Below, is the third of four posts highlighting techniques that will help insure that teachers are helping students succeed with their work by teaching them the technology skills they need, but doing it quickly, so that most of the time could be spent focusing on content from the curriculum.
The third trick for teaching technology quickly is a strategy that works hand in hand with mini lessons: the use of “Cheat Sheets.”
Cheat Sheets are help guides: step-by-step instructions for using a specific program or doing a specific project. (My students always preferred this name to “help guides” or “instruction sheets,” although I’m not so sure my former Assistant Superintendent liked the name….)
If students were learning how to make Web pages, the teacher might give students a handout with step-by-step directions for making new pages, saving pages, inserting graphics, formatting text, making links to other pages in the project, making links to other Web sites, and creating tables to use for formatting the project.
Unlike mini lessons, there can be many sets of directions on the cheat sheets because students can go directly to the one they need, when they need it.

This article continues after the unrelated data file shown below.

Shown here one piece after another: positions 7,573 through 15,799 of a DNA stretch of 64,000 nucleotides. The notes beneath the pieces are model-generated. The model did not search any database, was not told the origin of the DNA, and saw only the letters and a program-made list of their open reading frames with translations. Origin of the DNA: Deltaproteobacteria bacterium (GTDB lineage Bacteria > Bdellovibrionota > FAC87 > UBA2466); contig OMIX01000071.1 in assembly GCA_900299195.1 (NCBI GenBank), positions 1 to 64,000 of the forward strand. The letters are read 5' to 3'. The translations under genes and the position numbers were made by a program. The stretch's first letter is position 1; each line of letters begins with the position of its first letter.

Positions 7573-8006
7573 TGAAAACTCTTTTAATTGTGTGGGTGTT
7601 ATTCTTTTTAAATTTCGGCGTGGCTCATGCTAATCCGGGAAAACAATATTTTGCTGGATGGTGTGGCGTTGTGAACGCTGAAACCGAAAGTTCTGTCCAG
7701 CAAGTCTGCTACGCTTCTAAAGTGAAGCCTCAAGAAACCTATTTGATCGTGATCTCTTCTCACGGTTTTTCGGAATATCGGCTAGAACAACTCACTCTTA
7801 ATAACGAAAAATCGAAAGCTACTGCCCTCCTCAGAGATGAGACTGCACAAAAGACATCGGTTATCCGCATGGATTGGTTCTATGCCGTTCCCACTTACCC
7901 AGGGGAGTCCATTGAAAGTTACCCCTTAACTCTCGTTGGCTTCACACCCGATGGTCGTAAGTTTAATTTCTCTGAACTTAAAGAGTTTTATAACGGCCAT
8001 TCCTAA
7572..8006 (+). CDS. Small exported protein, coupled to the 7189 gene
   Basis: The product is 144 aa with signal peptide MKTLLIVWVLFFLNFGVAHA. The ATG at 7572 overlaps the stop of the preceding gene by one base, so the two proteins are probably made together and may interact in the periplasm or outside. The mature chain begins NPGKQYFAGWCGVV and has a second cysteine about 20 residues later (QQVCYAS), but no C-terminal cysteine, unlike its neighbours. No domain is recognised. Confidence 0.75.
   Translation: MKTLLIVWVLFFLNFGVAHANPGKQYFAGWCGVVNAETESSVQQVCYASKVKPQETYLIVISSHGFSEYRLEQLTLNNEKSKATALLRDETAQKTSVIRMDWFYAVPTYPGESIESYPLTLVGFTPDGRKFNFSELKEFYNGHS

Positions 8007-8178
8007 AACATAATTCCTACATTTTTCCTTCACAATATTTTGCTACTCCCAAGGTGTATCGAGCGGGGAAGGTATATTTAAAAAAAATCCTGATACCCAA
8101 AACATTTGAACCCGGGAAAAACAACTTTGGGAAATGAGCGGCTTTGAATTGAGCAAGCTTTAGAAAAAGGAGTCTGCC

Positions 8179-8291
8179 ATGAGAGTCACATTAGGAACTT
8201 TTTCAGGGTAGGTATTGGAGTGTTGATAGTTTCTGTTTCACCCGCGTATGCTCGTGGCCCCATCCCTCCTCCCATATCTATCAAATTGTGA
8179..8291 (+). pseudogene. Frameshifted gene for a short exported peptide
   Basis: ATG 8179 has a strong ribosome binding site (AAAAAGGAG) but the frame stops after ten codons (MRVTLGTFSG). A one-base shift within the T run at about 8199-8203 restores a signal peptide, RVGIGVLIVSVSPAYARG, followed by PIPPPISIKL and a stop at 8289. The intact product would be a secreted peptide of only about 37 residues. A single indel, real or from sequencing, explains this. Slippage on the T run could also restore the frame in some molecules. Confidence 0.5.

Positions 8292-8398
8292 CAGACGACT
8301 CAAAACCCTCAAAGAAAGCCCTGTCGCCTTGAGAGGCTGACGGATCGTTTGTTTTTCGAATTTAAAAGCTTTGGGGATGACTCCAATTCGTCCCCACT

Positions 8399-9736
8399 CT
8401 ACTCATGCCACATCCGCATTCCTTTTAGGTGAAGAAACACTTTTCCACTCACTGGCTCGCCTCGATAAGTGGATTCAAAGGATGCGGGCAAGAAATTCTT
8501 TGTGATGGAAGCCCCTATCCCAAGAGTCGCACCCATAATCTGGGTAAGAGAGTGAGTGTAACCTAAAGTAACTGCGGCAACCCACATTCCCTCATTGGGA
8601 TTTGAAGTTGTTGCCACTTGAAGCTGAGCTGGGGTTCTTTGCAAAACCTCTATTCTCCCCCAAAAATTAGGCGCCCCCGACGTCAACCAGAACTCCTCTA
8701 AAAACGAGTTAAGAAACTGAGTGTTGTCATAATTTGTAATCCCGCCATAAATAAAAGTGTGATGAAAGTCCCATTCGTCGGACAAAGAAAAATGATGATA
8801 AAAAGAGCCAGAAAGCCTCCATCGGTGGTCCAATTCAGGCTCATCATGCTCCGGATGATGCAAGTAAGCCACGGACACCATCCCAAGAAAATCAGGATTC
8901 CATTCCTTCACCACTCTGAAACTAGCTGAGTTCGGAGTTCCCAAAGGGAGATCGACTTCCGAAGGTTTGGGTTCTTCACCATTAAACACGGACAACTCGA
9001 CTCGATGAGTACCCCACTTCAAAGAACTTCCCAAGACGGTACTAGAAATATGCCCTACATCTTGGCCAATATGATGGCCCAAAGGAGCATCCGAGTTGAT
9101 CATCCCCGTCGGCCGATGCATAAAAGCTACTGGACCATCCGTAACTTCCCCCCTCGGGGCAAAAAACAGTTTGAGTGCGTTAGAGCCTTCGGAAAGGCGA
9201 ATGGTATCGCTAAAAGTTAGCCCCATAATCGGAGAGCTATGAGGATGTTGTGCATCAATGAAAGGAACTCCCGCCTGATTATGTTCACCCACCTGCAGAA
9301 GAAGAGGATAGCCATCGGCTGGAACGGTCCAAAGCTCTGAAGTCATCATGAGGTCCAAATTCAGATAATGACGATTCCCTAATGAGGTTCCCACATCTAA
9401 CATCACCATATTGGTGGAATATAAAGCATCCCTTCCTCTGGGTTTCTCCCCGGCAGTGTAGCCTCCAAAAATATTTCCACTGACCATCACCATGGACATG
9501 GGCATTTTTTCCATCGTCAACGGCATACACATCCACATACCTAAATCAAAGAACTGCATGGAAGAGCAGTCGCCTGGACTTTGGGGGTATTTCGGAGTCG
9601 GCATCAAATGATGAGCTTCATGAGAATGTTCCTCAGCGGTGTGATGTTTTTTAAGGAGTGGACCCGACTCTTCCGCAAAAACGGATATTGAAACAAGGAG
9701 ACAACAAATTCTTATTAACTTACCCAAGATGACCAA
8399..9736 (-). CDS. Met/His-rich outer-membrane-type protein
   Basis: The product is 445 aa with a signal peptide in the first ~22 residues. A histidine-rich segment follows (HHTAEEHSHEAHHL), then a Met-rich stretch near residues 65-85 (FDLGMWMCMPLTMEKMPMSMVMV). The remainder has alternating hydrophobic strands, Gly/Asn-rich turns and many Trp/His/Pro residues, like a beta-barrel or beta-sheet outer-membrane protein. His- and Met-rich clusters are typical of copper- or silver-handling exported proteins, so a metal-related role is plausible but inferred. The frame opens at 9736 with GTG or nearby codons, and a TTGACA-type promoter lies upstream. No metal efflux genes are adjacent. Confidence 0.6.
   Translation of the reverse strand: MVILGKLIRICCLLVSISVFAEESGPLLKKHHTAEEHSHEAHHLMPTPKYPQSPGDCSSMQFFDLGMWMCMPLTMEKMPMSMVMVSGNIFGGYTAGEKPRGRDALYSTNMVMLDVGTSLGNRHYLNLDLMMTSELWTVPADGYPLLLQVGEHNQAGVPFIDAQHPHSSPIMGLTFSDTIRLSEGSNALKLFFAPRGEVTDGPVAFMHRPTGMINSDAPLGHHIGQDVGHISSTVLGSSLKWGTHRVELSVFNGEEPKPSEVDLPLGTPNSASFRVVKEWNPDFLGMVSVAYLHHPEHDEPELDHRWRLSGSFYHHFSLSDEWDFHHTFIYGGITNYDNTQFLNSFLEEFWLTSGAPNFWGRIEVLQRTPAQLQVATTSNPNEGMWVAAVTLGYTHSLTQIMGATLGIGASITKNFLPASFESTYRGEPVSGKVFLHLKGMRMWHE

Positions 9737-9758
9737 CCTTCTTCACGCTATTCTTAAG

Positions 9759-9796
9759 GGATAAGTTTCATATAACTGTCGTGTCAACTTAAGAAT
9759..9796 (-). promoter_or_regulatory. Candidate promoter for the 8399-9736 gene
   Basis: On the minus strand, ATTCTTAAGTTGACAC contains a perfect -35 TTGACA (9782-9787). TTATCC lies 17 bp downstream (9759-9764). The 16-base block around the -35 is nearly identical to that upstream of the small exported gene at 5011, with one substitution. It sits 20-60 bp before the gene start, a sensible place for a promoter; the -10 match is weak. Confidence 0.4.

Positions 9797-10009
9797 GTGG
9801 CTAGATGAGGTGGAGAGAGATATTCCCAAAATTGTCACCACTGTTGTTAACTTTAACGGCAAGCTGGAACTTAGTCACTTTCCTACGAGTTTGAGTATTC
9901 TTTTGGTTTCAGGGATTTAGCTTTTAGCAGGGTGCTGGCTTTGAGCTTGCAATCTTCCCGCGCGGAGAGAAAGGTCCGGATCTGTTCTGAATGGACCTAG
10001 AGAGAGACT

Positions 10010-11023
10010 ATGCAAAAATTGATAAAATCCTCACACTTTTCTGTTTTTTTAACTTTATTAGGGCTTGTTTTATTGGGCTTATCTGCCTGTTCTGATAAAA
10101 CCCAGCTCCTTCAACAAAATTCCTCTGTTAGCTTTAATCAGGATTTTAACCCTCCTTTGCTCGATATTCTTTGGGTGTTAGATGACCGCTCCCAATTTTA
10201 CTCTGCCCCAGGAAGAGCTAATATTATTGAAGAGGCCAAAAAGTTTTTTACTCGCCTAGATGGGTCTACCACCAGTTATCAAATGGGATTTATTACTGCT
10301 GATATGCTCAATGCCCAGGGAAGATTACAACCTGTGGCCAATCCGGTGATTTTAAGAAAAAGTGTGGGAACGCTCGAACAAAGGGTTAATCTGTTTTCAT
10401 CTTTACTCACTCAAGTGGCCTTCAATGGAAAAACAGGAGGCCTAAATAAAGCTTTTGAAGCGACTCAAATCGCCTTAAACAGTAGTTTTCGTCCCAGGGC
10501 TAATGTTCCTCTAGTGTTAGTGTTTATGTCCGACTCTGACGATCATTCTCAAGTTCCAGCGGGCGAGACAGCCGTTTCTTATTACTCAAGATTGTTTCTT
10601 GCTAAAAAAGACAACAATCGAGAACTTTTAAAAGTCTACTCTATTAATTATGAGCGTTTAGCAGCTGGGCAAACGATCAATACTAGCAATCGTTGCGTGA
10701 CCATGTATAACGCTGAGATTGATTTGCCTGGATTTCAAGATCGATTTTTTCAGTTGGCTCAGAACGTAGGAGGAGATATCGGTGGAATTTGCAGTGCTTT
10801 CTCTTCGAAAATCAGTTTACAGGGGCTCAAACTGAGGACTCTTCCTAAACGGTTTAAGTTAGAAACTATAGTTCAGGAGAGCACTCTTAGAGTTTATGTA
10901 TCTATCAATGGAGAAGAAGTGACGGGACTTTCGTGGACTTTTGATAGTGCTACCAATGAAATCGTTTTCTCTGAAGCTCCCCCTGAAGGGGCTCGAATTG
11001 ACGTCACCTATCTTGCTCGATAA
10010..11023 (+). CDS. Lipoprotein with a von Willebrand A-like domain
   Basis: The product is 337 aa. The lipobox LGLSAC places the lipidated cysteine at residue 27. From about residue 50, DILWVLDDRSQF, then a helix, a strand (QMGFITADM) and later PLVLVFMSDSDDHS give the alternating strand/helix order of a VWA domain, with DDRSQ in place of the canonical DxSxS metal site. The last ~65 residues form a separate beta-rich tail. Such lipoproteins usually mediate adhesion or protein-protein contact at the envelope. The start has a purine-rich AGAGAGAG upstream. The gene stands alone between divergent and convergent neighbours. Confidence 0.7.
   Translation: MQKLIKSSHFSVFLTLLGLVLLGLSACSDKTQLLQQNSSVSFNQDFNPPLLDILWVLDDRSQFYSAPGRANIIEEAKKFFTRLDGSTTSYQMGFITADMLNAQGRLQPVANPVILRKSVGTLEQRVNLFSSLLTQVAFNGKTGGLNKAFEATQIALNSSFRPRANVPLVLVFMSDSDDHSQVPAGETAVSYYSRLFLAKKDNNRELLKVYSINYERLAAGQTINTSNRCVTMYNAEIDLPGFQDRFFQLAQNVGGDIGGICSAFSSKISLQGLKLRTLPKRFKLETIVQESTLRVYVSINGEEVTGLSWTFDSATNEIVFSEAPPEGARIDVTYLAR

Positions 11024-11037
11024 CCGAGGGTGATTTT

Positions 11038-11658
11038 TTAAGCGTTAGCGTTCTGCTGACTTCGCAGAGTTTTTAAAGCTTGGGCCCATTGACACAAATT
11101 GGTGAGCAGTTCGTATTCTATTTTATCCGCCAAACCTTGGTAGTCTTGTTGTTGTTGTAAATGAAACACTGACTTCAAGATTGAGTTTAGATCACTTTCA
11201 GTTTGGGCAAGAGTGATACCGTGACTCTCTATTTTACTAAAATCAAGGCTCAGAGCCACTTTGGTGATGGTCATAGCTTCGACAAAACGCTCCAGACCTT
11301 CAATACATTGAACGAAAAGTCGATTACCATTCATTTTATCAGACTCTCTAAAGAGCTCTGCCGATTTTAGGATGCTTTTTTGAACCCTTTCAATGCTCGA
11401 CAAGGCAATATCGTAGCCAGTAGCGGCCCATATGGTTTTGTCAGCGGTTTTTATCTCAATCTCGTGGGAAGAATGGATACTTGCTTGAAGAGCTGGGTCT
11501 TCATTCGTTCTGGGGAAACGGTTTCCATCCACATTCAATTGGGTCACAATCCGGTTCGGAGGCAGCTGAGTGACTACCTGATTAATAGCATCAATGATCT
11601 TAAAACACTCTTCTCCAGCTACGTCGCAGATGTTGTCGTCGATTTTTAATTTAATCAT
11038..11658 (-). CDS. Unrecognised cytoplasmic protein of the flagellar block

When teaching mini lessons, it’s valuable to have the teacher model following directions on the cheat sheet. For example, many middle grades students aren’t all that good at following step-by-step directions, and when I was a middle level technology integrator, had students that wanted to start with Step 3, or wanted to do the steps in a different order. In many cases this was simply because they hadn’t been shown how to follow directions (or hadn’t been shown for a long time). The teacher prompting, “Where do we start? What’s the first step?” or “So, what’s the next step? What step number are we on?” can go a long way…
Further, when a student asks how to do something that is on a cheat sheet, I’d often ask her what step she was on. Some students find it easier to ask the teacher how to do something, than to go back to the directions and do it themselves. Redirecting the student to the cheat sheet helped make them more self-reliant and freed me to work with the students who really did need my help (after all, why did we put all the time to writing out directions?).
I often found that after students followed the directions on the cheat sheet three or four times, they had learned the skill and didn’t really need the cheat sheet again. But they always had the cheat sheet to refer to if they came back to do this type of project in the future.
Be sure to share any cheat sheets you create with your colleagues. No reason each teacher needs to create all the cheat sheets themselves. Remember: many hands make light work!